By Krisztina Than
BUDAPEST (Reuters) - The European parliamentary election will hopefully strengthen anti-immigration political forces across Europe, Hungarian right-wing Prime Minister Viktor Orban told reporters after he cast his vote on Sunday.
"I hope that there will be a shift in the European public arena in favor of those political parties who would like to stop migration," said Orban, dressed in a dark suit and an orange tie, the color of his Fidesz party.
"We reject migration and we would like to see leaders in position in the European Union who reject migration, who would like to stop it and not to manage it."
Responding to a question, Orban, whose Fidesz is expected to win the election by a big margin, declined to say whether he would join Italian Deputy Prime Minister Matteo Salvini's new party alliance after the election.
He said the migration issue, and how people react to it, will reshape the political spectrum in the European Union in the vote and traditional party groupings will not play the same role in the future.
Speaking in English, he said who will join whom was "the big question of the future."
The European elections on Sunday are expected to further dent traditional pro-EU parties and bolster the nationalist fringe in the European Parliament, putting a potential brake on collective action in economic and foreign policy.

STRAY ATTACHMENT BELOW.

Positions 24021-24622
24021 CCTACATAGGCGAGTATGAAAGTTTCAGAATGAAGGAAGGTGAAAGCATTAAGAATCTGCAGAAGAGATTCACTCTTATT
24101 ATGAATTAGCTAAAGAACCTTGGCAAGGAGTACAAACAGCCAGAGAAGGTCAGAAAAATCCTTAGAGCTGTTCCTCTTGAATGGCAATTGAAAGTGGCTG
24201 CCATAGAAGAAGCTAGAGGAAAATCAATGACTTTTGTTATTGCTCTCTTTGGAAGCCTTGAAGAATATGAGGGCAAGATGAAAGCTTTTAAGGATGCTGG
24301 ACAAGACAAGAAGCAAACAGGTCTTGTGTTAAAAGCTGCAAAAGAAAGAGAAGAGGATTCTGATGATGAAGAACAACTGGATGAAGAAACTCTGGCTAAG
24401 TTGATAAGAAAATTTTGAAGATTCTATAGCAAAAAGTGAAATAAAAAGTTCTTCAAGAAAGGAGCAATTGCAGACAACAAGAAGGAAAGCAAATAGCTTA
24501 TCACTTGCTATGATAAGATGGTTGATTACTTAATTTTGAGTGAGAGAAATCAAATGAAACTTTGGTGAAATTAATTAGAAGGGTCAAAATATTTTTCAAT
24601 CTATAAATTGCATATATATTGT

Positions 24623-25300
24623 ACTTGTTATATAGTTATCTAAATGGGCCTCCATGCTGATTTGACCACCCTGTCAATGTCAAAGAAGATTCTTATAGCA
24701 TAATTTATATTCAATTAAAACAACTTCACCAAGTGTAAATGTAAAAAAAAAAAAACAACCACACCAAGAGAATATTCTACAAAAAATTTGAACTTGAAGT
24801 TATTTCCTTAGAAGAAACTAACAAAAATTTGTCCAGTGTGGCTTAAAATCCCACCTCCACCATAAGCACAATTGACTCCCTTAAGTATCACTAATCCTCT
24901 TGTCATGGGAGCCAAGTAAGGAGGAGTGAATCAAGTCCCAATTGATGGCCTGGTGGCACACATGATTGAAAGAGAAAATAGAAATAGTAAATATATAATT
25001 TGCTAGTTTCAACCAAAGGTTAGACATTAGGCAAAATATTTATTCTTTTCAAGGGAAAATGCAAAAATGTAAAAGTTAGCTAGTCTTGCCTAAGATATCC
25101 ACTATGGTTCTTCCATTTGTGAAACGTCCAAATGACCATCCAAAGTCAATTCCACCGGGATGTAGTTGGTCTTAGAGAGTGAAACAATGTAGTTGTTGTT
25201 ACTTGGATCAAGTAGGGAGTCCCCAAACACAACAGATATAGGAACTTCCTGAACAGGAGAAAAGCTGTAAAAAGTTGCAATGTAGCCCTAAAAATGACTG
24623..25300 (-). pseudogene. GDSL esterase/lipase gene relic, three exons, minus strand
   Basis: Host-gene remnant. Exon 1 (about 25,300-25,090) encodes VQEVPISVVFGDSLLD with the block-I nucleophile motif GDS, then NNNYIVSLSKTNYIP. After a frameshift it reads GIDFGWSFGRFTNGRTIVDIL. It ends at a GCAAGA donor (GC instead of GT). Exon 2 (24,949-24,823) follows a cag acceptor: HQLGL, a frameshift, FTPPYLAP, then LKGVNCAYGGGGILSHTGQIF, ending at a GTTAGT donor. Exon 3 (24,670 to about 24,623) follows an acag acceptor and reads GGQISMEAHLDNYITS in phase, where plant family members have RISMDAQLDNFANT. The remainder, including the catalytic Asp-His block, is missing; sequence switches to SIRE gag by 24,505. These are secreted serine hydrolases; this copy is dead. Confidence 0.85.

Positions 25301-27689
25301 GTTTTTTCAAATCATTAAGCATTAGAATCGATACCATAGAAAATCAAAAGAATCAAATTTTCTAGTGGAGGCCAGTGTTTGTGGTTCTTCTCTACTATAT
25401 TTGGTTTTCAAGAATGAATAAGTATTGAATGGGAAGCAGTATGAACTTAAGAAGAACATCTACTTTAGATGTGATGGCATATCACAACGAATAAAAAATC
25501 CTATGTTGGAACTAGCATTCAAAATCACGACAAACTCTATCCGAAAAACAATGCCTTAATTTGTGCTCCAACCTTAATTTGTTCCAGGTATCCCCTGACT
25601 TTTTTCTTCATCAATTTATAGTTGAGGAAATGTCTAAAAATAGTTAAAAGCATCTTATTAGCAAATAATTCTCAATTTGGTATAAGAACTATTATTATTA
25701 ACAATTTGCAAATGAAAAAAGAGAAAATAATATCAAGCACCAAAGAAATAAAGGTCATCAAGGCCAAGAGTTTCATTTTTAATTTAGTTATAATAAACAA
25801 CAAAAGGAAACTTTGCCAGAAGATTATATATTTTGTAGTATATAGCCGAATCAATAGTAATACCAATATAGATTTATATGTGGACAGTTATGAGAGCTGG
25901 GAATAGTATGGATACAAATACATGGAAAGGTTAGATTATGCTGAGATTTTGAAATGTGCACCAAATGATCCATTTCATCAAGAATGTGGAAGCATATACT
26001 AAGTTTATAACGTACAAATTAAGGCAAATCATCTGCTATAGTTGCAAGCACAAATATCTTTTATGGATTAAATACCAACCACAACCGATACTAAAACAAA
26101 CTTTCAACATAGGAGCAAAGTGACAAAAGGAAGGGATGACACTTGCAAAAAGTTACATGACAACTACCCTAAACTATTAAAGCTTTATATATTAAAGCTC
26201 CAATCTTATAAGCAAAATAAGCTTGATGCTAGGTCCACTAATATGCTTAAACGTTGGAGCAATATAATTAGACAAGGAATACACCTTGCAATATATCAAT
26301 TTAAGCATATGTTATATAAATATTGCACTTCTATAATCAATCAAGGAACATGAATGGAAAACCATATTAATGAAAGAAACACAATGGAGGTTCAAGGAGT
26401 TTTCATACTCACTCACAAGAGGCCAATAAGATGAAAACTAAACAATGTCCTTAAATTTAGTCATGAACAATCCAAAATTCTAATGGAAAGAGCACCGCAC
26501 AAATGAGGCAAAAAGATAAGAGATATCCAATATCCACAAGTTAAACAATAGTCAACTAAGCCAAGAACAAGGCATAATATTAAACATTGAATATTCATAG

Orban said Fidesz belonged to the EPP, the European parliament's main centre-right grouping, but the group is arguing about its future direction and Fidesz wants to influence that debate.
"We would not like to belong somewhere where we don't have an influence on the main strategy issues," Orban said.
Orban's Fidesz was suspended by the EPP in March
amid concerns that it has violated EU principles on the rule of
law, and either side could pull the plug on their association.
Orban, who has flirted with far-right leaders from across
the continent while professing loyalty to the EPP, has campaigned framing the election as a choice between forces backing and opposing mass immigration.
Polls in Hungary close at 1700 GMT/1900 CET.
(Reporting by Krisztina Than; Editing by Keith Weir)